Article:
Archive for the ‘Deferred’ Category

Pay That Ticket?

November 6, 2011

Recently, I tried a case to a jury in a local Municipal Court. It really didn’t take long at all and the jury’s decision was Not Guilty. Why would someone want to spend their time and money and contest a ticket?

I initially thought that Don wanted me to get him “Deferred Disposition” to keep the citation off his driving record because that is what most people want. It is easy, relatively inexpensive, and avoids the risk of conviction. I’m glad Don insisted on a trial in his case.

Don was charged with driving through a business parking lot to avoid congestion, as were many other citizens. We all know that we aren’t supposed to cut through the corner gas station to avoid the intersection, but Don’s situation was different. Yes, Don wanted to avoid the congested intersection. Don’t we all want to do that at times? I’d rather drive all over town for an extra 30 minutes, than sit still in traffic. Anyway, Don turned into a marked left turn lane to take a left off of a major roadway onto what appeared to be a public roadway. Once he turned left, the only options he had were two make a U-turn and go back or turn right in front of a Montessori School. It appeared that a road for “thru traffic” will be completed in the future.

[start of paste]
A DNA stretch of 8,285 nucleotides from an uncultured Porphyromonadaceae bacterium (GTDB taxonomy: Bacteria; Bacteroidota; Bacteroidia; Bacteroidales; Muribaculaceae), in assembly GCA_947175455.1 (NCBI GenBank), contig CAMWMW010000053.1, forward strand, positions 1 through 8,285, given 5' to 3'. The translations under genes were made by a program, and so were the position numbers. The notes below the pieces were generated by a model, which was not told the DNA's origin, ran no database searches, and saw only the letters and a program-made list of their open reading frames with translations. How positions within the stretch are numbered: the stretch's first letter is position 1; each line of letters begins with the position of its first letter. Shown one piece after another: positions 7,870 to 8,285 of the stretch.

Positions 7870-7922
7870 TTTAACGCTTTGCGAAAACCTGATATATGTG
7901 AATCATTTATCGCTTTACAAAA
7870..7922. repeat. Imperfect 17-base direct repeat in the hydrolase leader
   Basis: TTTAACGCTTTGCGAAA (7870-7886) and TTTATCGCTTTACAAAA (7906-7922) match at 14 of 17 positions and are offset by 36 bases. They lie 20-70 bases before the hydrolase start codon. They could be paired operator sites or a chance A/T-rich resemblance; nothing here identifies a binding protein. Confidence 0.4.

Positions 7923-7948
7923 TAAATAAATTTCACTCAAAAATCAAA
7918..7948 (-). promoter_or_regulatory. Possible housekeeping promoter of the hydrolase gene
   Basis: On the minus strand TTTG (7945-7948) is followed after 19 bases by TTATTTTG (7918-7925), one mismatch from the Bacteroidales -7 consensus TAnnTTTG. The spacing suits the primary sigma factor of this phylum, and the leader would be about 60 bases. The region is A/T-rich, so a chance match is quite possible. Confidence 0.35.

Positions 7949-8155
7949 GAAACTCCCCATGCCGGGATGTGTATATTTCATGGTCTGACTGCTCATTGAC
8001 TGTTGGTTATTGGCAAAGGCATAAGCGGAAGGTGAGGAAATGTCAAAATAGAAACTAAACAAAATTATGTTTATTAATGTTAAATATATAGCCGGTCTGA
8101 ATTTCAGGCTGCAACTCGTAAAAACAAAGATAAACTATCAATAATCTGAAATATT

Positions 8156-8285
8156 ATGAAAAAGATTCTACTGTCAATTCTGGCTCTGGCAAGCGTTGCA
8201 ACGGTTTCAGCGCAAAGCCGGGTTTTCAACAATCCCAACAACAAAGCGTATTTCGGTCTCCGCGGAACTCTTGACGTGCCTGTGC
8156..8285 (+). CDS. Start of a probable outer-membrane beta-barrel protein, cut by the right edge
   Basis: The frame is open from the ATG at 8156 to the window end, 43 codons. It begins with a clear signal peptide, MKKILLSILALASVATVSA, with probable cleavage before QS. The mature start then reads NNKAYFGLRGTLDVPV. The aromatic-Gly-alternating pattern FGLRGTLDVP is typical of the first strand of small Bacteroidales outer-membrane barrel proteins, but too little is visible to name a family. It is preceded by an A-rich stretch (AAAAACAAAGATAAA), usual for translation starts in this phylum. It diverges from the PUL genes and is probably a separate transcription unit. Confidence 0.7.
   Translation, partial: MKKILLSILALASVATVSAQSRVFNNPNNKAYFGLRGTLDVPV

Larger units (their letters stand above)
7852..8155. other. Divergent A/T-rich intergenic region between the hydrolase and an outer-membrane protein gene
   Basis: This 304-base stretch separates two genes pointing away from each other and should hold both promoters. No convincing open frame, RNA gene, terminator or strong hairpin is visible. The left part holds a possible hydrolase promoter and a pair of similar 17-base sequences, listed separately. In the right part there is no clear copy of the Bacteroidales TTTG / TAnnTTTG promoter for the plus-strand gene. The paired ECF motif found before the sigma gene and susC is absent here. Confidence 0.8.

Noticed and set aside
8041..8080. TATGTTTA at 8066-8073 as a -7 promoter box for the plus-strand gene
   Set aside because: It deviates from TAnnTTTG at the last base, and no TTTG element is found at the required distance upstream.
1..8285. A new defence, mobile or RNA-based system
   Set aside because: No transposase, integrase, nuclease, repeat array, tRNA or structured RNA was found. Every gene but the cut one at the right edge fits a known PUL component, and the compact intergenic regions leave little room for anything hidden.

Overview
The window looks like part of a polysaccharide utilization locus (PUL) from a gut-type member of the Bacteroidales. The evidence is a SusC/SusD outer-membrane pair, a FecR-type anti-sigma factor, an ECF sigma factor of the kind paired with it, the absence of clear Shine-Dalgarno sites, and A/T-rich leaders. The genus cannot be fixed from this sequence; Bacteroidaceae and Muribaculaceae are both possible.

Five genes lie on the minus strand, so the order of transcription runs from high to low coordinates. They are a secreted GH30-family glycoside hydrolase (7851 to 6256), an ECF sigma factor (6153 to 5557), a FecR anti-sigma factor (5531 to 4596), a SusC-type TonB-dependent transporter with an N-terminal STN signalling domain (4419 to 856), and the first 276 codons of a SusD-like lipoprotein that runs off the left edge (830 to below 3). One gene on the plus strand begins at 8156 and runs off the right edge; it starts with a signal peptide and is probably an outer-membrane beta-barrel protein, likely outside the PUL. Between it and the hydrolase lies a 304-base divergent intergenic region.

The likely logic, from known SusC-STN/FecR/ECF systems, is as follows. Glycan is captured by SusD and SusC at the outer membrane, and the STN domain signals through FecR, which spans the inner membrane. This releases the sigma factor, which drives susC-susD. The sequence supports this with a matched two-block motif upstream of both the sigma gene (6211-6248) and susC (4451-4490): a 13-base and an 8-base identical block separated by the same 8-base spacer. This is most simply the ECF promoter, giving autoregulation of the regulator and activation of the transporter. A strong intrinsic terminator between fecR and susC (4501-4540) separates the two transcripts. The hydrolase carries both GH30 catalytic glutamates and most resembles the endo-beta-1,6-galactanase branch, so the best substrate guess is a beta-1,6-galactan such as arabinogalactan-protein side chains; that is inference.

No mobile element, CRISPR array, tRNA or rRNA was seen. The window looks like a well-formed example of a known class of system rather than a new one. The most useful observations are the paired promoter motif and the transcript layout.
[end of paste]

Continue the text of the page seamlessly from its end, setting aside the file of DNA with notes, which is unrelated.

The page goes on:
At trial, we learned that many people were doing the same thing and the Montessori school had been complaining about it. It looked like a public street and there were no signs notifying the public otherwise. By the way, if you ever decide to cut through a parking lot, make sure you come to at least one complete stop during the crossing then it won’t be an offense. As the Court was excusing the jurors to deliberate, one of the jurors asked, “How many other tickets were issued to others at that location?” The judge couldn’t answer, but I appreciated his question. I wonder how many of our citizens received the same citation and gave their money to the city?

All of us should seriously consider using our resources to contest charges in Municipal or Justice Courts, especially, when we feel the accuser made a mistake. Like George Roland said, “If you keep doing what you’ve been doing, they’ll keep doing what they’ve been doing.” Regardless of the jury’s decision, our accusers will be held accountable. Our system works better when “the people” run the show.

Is it really just a ticket?

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